Monday, April 03, 2006
Nearly three-quarters of Americans questioned last week - 74 percent - said they encounter profanity in public frequently or occasionally, according to an Associated Press-Ipsos poll.
Two-thirds said they think people swear more than they did 20 years ago.
And as for, well, the gold standard of foul words, a healthy 64 percent said they use the F-word - ranging from several times a day (8 percent) to a few times a year (15 percent).
Just ask Joe Cormack. Like any bartender, Cormack, of Fort Dodge, Iowa, hears a lot of talk. He's not really offended by bad language - heck, he uses it himself every day. But sometimes, a customer will unleash the F-word so many times, Cormack just has to jump in.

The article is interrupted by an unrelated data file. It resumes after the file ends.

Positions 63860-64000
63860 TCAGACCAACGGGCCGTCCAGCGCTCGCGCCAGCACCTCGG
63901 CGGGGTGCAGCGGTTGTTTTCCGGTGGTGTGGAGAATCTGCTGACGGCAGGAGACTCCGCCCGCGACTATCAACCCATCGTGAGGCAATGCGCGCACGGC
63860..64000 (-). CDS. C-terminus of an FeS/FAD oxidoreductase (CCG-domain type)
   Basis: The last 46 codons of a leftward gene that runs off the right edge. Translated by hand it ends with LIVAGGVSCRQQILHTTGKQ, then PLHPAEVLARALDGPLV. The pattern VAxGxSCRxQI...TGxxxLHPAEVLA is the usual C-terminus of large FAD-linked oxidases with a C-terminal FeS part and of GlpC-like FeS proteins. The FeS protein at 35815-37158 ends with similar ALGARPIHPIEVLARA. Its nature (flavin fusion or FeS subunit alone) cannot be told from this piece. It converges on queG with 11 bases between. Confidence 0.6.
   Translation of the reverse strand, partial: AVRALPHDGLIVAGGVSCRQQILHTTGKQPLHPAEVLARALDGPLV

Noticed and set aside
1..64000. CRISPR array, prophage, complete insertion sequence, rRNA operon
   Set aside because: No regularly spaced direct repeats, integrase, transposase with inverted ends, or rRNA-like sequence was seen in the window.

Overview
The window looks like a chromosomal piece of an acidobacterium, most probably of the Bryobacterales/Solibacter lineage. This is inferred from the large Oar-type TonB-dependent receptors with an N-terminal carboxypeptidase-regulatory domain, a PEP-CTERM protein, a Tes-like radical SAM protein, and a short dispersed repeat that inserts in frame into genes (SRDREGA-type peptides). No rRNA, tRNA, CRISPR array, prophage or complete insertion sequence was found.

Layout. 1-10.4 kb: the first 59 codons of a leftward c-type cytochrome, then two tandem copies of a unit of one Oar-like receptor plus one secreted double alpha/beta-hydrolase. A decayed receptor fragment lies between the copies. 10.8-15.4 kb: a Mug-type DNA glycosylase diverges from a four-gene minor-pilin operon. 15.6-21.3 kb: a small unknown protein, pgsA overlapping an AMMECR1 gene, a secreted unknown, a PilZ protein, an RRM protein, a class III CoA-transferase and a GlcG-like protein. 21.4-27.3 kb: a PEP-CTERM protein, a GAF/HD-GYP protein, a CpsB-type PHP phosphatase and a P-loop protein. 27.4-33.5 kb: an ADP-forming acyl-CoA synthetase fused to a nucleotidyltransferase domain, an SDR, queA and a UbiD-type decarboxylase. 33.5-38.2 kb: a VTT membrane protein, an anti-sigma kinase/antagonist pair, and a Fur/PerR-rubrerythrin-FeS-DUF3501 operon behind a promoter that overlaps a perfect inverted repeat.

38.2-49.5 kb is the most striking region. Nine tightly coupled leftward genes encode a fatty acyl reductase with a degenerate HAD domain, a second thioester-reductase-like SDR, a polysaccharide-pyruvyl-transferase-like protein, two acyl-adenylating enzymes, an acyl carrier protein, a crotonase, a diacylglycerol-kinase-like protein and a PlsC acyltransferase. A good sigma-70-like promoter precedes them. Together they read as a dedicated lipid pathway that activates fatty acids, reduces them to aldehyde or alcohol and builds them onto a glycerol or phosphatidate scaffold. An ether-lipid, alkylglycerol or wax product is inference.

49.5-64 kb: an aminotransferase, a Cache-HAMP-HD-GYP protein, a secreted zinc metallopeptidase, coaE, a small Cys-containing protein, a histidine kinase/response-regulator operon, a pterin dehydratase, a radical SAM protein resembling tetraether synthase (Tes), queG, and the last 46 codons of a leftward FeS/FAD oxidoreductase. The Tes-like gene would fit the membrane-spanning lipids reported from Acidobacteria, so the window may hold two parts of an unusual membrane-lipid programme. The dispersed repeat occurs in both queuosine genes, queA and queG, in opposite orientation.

"Do you have any idea how many times you've just said that?" he reports saying from time to time. "I mean, if I take that out of your vocabulary, you've got nothin!'"
Yep. NOTHIN'. Hit the nail on the head.
For those who might find the results depressing, there's possibly a silver lining: Many of those who swear think it's wrong nonetheless.
Like Steven Price, a security guard in Tonawanda, N.Y., who admits to using swear words - including the F-word, several times a day - with colleagues or buddies, "like any old word."
Price, 31, still gets mad at himself for doing it, worries about the impact of profanity (especially from TV) on his children, and regrets the way things have evolved since he was a kid.
"As I get older, the more things change," says Price. "And I kind of wish they had stayed the same."